46

The purpose of using the confidence level is to eventually arrive at the most correct map. The algorithm in Matlab uses the confidence level when calculating the position update of the robot. As the value of the confidence level increases, the affect that particular point has in determining the robot’s location increases. Clearly, using map data with higher accuracy will provide a more accurate position estimate. Thus, with a more precise position the accuracy of the subsequent maps will increase and this pattern will continue.

maps will increase and this pattern will continue. Figure 5-1 Assumption that the walls are aligned

Figure 5-1 Assumption that the walls are aligned with the axis angle.

5.2 Programming

In order to achieve the goals of this thesis, the robot was programmed to track its position and gather data relative to its position. Two software packages allowed the robot to complete the desired tasks. Metrowerks Codewarrior IDE was used for the C++ code. The Garcia robot’s actions are directly controlled by C++. In addition to controlling the robot, C++ code was used to obtain the position estimate and gather the information about the robot’s environment. Matlab processed the data and provided position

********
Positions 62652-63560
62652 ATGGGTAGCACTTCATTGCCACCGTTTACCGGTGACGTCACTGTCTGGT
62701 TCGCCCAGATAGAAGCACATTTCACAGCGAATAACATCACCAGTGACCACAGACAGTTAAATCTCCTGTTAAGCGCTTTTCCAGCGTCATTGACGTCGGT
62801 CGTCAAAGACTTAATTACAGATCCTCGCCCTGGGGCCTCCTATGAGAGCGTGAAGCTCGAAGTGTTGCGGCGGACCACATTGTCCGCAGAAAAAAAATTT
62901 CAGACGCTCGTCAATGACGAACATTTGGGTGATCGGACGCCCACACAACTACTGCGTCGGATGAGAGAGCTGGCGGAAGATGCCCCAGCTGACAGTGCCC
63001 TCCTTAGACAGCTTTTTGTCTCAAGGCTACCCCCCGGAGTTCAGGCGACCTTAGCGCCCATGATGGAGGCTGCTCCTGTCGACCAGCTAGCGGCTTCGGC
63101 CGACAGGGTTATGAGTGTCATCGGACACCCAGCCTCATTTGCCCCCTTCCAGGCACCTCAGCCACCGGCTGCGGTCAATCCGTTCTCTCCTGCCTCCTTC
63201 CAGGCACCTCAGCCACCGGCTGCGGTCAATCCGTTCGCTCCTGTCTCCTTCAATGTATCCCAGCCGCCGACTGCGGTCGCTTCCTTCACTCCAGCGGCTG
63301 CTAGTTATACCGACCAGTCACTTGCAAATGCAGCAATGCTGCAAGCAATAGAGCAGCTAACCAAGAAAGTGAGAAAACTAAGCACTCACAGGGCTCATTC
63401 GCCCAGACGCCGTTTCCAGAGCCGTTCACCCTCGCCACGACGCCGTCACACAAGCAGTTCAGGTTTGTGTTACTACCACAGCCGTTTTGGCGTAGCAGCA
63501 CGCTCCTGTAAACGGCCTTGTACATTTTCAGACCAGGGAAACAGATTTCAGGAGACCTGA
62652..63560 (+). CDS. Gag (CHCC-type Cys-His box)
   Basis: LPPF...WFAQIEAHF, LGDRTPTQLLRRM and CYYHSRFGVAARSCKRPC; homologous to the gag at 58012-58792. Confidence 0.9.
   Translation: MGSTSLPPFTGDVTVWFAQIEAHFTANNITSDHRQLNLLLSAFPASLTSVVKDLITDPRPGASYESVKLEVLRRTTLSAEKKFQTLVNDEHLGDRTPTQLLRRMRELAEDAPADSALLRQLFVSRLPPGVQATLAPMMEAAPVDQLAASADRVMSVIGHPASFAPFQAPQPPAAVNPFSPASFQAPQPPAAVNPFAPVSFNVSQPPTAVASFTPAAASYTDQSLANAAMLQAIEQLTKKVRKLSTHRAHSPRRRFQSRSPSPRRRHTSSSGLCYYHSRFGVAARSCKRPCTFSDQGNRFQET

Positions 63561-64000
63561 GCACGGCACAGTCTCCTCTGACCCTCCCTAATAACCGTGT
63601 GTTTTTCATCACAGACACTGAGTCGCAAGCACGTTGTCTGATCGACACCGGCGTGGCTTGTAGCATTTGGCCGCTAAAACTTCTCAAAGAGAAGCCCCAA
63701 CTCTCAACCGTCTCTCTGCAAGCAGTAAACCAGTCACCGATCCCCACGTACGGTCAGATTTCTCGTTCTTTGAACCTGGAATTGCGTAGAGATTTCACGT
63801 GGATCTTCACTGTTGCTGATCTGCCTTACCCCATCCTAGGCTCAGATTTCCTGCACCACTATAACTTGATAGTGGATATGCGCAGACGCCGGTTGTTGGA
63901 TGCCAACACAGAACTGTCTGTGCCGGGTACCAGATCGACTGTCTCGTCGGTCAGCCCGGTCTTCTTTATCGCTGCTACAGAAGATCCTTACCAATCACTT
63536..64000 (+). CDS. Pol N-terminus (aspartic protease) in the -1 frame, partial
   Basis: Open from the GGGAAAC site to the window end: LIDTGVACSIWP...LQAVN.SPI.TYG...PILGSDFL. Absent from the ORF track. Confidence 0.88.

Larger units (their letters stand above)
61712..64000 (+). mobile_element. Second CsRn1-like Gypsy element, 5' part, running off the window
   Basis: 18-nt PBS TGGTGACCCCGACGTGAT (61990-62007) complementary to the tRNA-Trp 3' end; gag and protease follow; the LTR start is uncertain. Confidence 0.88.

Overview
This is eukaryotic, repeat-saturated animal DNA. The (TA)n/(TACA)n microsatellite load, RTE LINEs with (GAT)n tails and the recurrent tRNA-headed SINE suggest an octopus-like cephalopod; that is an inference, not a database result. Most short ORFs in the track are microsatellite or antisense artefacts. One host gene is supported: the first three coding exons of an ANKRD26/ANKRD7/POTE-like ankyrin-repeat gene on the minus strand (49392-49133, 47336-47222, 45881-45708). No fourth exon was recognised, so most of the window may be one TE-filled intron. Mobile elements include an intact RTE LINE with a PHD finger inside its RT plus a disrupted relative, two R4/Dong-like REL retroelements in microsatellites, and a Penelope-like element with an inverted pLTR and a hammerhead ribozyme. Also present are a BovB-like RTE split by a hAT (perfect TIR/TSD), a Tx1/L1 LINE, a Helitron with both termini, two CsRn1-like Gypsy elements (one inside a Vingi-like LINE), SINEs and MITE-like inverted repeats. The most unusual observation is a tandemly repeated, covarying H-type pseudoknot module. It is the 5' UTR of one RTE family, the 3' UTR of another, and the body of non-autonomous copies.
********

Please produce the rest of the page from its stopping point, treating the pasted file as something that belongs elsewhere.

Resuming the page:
47

estimates to the robot. While not the most efficient system, it worked well and allowed the robot to complete the tasks as desired.

5.2.1 C++

There are a few programming language options available for controlling the Garcia robot. The choice of programming language for this thesis is C++. The software provides primitives for the robot that allow for basic actions, such as moving and pivoting. To keep the dead reckoning simple, so as to reduce errors, the robot performs only two actions, move and pivot. This results in a very linear approach to movement and will not catch certain aspects of a room as efficiently as a robot performing a wall hug. The wall hug primitive provided in the robot’s library uses damped velocity to keep the robot the required distance from the wall. However, the information necessary to perform correct odometry is not available from the wall hug routine. While not the most elegant, the robot’s linear motion provides a simple approach to dead reckoning and is accurate with the given circumstances. A flowchart of this process is given in Figure 5-2. The code to perform the tasks is fairly straightforward and split into two parts. The first part controls gathering the data for the map. The robot gathers sensor data as it travels until the monitor, discussed in chapter three, halts the motion. The robot checks for a reading from both the right and front right sensors. If they both have nonzero readings, the robot scans fifteen degrees clockwise and fifteen degrees counterclockwise gathering more data. The robot then pivots fifteen degrees counterclockwise and begins the sequence again. Once the robot has completed the square, as determined by the user, it is stopped and the data is given to Matlab to allow for processing of the